This thesis explores the critical agencies expressed by a group of Japanese youth asked to reflect on their understanding of fast food cultures in the context of a global consumer-media environment. New literacies and the concepts of the young cyberflâneur and the phoneur are used to define and map the youths’ agentic practices, while various qualitative research methods are employed to investigate how eight Japanese high school students understand the meaning and impact of McDonald’s in their lives. Reflecting the multimodal literacies through which youth now express themselves, the thesis experimented with the use of mobile phone cameras, alongside group photo-interviews, as tools for exploring youths’ understanding of McDonald’s and contemporary fast food cultures. By way of conclusion, the thesis considers the students’ unique perspectives as emergent forms of critical agency and the implications of this research for student-teacher relationships in the context of critical media education.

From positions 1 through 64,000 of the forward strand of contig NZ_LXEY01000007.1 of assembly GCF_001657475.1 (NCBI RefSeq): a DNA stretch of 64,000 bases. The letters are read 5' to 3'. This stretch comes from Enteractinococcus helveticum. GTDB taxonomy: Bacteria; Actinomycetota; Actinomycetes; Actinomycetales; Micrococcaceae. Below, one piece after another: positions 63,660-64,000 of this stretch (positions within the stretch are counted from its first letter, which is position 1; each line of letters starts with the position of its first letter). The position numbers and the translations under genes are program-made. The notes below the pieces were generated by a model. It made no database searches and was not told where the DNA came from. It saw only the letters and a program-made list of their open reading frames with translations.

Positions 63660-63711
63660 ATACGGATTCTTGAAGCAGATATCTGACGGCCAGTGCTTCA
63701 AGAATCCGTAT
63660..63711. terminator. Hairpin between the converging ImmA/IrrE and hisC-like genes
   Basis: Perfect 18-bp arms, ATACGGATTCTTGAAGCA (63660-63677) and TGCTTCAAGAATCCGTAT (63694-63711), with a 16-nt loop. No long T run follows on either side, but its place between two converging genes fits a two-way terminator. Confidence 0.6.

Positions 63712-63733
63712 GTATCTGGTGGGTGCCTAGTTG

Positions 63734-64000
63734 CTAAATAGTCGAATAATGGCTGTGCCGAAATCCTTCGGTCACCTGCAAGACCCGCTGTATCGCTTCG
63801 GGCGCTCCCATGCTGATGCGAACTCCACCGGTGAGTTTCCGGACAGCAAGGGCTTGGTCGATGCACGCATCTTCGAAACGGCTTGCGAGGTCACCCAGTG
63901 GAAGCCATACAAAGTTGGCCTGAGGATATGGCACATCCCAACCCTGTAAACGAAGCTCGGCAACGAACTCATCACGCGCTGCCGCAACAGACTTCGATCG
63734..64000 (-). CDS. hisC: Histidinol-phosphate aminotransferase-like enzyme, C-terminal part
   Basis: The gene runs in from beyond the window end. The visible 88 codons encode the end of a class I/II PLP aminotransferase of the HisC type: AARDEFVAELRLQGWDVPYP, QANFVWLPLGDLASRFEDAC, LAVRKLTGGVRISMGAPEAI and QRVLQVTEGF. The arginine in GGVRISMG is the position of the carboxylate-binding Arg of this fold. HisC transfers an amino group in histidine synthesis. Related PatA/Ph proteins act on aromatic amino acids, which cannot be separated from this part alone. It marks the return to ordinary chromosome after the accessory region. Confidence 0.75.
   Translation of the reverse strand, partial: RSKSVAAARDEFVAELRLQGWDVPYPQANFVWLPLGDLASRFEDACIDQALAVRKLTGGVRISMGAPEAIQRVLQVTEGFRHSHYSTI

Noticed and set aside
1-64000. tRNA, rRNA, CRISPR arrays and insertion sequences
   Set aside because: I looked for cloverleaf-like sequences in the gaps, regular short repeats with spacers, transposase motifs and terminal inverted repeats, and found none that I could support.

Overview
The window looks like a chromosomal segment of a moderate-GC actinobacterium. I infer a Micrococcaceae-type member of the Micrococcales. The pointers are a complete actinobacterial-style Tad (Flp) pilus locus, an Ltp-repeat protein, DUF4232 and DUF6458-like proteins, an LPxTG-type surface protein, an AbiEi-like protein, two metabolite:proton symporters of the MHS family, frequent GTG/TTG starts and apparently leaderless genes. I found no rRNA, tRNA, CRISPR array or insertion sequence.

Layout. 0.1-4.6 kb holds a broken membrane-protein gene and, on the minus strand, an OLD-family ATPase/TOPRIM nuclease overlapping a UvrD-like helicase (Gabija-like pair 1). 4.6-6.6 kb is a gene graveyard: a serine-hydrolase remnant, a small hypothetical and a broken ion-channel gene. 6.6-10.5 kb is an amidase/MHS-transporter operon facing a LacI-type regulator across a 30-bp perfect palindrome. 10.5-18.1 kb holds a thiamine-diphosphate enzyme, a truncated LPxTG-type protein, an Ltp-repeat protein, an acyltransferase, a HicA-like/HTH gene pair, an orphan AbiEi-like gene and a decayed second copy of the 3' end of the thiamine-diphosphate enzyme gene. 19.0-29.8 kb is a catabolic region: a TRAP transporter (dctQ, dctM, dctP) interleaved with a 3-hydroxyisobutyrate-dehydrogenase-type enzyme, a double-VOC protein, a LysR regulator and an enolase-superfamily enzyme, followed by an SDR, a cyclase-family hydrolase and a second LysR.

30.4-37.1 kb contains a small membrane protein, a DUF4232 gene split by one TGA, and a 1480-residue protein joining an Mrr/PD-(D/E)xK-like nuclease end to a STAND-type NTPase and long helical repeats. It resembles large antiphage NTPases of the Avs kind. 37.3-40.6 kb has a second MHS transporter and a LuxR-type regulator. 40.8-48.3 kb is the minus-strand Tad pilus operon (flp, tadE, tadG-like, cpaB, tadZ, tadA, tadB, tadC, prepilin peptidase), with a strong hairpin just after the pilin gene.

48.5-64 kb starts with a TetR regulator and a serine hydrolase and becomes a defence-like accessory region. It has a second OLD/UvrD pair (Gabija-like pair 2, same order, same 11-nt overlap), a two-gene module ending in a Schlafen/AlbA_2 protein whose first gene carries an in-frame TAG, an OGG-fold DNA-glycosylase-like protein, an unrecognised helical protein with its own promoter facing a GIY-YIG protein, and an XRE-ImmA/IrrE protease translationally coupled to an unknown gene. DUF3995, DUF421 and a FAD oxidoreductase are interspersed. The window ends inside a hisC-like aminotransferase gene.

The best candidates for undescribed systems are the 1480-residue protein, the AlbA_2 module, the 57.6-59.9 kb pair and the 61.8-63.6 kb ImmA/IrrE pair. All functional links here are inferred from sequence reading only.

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Thesis advisor: Poyntz, Stuart
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